Advantageously, the EOM is electrically driven to provide at least five component light beams of discrete wavelength.

The use of three or five or more discrete wavelength channels overcomes the possible opacity effect that can be observed when only two wavelength channels are used. This is described in more detail below with reference to FIG. 4.

Preferably, the transmitter portion additionally comprises a polarisation control means.

The EOM will have an radiation input polarisation at which the amount of power converted in to higher order modes is maximised. A polarisation control means may thus be used to adjust the polarisation of light to maximise EOM conversion efficiency. The device may further or alternatively comprise a polarisation control means configured to control the polarisation state of the received light and/or the extracted component light beam with respect to the polarisation state of the associated local oscillator beam. This allows the heterodyne mixing efficiency at the heterodyne detection means to be controlled (e.g. maximised) by matching the polarisation of the signal and local oscillator beams.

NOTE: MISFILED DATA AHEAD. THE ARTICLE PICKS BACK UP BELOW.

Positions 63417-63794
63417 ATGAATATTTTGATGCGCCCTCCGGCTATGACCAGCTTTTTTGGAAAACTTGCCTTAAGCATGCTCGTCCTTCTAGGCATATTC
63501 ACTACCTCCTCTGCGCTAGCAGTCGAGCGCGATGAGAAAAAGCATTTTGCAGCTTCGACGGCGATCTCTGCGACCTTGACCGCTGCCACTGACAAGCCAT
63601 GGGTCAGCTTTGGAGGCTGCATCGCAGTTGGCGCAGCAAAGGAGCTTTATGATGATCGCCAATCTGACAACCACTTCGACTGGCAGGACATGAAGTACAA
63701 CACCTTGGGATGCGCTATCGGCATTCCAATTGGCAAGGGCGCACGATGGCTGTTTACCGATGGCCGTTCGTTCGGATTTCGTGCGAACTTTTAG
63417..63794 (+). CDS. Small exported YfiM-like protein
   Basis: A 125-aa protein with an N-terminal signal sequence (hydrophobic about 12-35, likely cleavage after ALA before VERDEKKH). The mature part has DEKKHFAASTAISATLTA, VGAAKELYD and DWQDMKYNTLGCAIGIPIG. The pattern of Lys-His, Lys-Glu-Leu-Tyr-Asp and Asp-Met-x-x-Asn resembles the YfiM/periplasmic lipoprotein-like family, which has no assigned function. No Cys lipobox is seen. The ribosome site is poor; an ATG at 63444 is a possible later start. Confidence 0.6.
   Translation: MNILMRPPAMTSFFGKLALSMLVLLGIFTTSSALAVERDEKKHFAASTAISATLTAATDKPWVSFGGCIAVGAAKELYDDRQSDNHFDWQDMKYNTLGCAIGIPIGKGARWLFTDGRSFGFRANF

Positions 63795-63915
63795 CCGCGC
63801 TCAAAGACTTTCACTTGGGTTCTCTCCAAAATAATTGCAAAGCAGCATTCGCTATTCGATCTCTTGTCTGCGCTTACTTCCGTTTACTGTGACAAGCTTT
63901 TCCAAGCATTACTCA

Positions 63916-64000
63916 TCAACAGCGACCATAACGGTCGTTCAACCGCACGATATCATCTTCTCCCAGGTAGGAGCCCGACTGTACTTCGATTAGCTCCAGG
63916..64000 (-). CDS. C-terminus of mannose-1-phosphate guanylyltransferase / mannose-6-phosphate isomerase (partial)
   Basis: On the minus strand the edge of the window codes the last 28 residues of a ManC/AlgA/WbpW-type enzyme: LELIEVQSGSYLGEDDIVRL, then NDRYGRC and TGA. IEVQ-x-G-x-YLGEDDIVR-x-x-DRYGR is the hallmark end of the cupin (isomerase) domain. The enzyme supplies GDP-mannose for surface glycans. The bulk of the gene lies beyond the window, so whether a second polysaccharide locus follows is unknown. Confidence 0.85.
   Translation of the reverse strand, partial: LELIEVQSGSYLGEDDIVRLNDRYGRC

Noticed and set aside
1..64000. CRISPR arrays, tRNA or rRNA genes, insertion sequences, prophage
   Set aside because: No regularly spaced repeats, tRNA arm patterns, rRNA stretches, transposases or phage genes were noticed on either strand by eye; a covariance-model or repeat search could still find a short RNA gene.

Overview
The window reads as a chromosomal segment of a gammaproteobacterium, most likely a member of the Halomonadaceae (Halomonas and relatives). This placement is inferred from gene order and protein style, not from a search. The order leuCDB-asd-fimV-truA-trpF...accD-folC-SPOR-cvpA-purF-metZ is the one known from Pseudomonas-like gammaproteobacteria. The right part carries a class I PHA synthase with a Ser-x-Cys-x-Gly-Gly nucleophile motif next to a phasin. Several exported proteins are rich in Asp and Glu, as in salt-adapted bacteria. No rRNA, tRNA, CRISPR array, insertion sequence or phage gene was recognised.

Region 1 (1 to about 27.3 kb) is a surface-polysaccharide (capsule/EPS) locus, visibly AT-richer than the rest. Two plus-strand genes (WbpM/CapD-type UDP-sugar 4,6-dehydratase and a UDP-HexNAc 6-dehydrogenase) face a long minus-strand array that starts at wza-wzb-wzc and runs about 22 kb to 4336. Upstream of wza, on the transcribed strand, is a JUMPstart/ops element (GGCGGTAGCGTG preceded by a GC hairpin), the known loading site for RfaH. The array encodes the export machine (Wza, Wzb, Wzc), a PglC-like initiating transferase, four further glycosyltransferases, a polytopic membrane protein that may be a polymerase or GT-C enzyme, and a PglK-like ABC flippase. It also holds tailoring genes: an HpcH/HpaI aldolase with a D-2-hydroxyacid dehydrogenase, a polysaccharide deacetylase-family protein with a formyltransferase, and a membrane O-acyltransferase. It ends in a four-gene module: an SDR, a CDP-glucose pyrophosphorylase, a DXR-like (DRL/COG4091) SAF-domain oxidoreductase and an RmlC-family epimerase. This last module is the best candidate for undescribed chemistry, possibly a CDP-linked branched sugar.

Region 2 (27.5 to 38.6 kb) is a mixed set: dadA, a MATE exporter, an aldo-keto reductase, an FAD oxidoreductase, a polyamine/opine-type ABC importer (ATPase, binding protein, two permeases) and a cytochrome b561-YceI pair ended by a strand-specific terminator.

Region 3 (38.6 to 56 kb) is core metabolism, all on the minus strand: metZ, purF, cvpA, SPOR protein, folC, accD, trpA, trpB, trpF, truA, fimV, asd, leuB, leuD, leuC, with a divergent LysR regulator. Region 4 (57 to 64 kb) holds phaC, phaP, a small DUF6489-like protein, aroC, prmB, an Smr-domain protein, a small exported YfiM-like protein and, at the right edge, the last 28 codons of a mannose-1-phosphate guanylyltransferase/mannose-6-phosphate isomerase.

The transmit portion may advantageously further comprise at least one optical amplifier. For example, an erbium doped fibre amplifier (EDFA). The additional of an amplifier enables output signal strength to be increased if the remote target has a low scattering strength (e.g. because it is a distributed target such as an aerosol).

Conveniently, a frequency shifting means is provided to introduce a frequency shift between the laser beam received by the conversion means and its associated local oscillator signal. This enables the contributions to the signal at the different transmitted wavelengths returned from the target to be readily separated.

Preferably at least some of the optical components of the device are interconnected via optical fibre cable. Although the invention is preferably implemented using a fibre optic based device, it should be recognised that some or all of the internal optical components of the device may be optically linked by light beams transmitted through free space. For example, a lens used to transmit the combined beam may receive such light through free space from a fibre end that is located an appropriate distance from the lens.

The width of the detected heterodyne peak may be broadened if the path length (i.e. device to target to device) is significantly greater than the coherence length of the laser. The addition of a delay line to delay the local oscillator beam will reduce this unwanted peak broadening. The local oscillator beam is thus advantageously coupled from the transmitter portion to a receiver portion via an optical fibre delay line.